9 J.L. Pol'y & Globalization 1 (2013)

handle is hein.journals/jawpglob9 and id is 1 raw text is: 

Journal of Law, Policy and Globalization                                                          wwwiiste.org
ISSN 2224-3240 (Paper) ISSN 2224-3259 (Online)
Vol.9, 2013                                                                                             1154

    The Impact of Regulation according to International law on economic growth in ECO


                                   Zaei, Karim' Gudarzi Farahani, Yazdan2

     1. M.A student in International Law, Faculty of Law and Political Science, University of Tehran, Iran.

     2. M.A. student in Economics, University of Tehran, Faculty of economics, Shomali Kargar, Tehran, Iran.
 E-mail of the corresponding author: karimzaeiayahoo.com.

This paper investigates the long-run relationship between regulation and economic growth for a panel of ECO
countries over the period 1990-2011 by employing the recently developed panel data unit root tests and the Pedroni
panel data cointegration techniques. In particular, building effective regulatory structures in ECO countries is not
simply an issue of the technical design of the most appropriate regulatory instruments; it is also concerned with the

quality of supporting regulatory institutions and capacity. This paper explores the role of state regulation using an
econometric model of the impact of regulation on growth. Furthermore, conditional on finding cointegration, the
paper extends the literature by employing the Pedroni Panel Fully Modified Ordinary Least Squares (FMOLS)
procedure to generate consistent estimates of the relevant panel variables. The results based on two different

techniques of estimation suggest a strong causal link between regulatory quality and economic performance.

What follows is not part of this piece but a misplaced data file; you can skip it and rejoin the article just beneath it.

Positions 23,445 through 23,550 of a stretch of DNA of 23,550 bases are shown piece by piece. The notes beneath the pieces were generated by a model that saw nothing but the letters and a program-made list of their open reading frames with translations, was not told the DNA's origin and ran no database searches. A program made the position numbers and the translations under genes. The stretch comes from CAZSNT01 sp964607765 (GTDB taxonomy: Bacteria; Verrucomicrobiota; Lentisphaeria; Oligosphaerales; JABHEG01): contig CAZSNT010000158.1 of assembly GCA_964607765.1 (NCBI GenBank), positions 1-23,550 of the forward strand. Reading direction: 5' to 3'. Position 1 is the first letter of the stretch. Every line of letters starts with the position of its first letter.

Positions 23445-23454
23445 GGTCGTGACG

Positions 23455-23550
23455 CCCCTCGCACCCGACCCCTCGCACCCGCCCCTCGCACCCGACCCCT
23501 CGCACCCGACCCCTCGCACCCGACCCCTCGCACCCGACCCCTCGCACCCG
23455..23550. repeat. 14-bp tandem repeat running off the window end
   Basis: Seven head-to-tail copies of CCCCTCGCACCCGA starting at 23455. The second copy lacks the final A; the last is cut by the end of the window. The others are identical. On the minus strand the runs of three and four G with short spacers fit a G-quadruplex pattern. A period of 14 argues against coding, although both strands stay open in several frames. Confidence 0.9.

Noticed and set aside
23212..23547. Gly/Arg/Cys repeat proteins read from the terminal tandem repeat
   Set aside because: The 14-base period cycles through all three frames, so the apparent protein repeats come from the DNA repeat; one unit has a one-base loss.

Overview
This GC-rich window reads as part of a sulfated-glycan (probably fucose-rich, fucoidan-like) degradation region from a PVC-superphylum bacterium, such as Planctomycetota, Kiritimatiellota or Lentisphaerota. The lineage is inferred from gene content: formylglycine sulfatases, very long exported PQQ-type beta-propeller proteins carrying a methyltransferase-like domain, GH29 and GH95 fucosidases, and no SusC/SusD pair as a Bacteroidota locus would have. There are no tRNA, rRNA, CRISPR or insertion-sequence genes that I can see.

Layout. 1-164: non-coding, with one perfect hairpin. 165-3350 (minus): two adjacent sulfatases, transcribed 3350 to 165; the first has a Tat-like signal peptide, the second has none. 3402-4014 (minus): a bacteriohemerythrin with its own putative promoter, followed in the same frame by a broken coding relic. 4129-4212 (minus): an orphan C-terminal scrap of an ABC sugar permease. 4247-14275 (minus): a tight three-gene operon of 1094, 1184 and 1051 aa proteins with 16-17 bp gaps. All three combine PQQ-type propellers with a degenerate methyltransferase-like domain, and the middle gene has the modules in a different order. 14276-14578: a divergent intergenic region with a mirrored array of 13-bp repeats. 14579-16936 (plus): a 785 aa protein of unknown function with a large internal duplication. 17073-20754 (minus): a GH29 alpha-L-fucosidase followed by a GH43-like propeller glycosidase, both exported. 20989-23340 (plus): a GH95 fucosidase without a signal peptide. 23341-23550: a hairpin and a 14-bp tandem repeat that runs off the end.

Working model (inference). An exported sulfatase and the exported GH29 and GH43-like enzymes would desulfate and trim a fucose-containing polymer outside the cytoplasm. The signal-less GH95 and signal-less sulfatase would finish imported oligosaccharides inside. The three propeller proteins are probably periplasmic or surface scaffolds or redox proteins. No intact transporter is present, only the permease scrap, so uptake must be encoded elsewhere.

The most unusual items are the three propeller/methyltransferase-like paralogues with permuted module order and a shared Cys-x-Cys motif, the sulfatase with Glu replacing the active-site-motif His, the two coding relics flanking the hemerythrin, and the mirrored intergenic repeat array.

Keywords: Regulatory, Economic Growth, Panel Cointegration, ECO countries.

1. Introduction

        The role of an effective regulatory regime in promoting economic growth and development has generated

considerable interest among researchers and practitioners in recent years. Regulation can take many forms and the
form of regulation policy adopted in developing countries has shifted over time (Minogue, 2005). From the 1960s to
the 1980s, market failure was used to legitimize direct government involvement in productive activities in
developing countries, by promoting industrialization through import substitution, investing directly in industry and
agriculture, and by extending public ownership of enterprises. However, following the apparent success of market
liberalization programmers in some developed countries, and the evidence of the failure of state-led economic
planning in developing ones, the role of state regulation was redefined and narrowed to that of ensuring an

undistorted policy environment in which efficient markets could operate. Deregulation was widely adopted, often as
part of structural adjustment programmers, with the aim of reducing the regulatory burden on the market economy

(Jalilian and et al, 2007).

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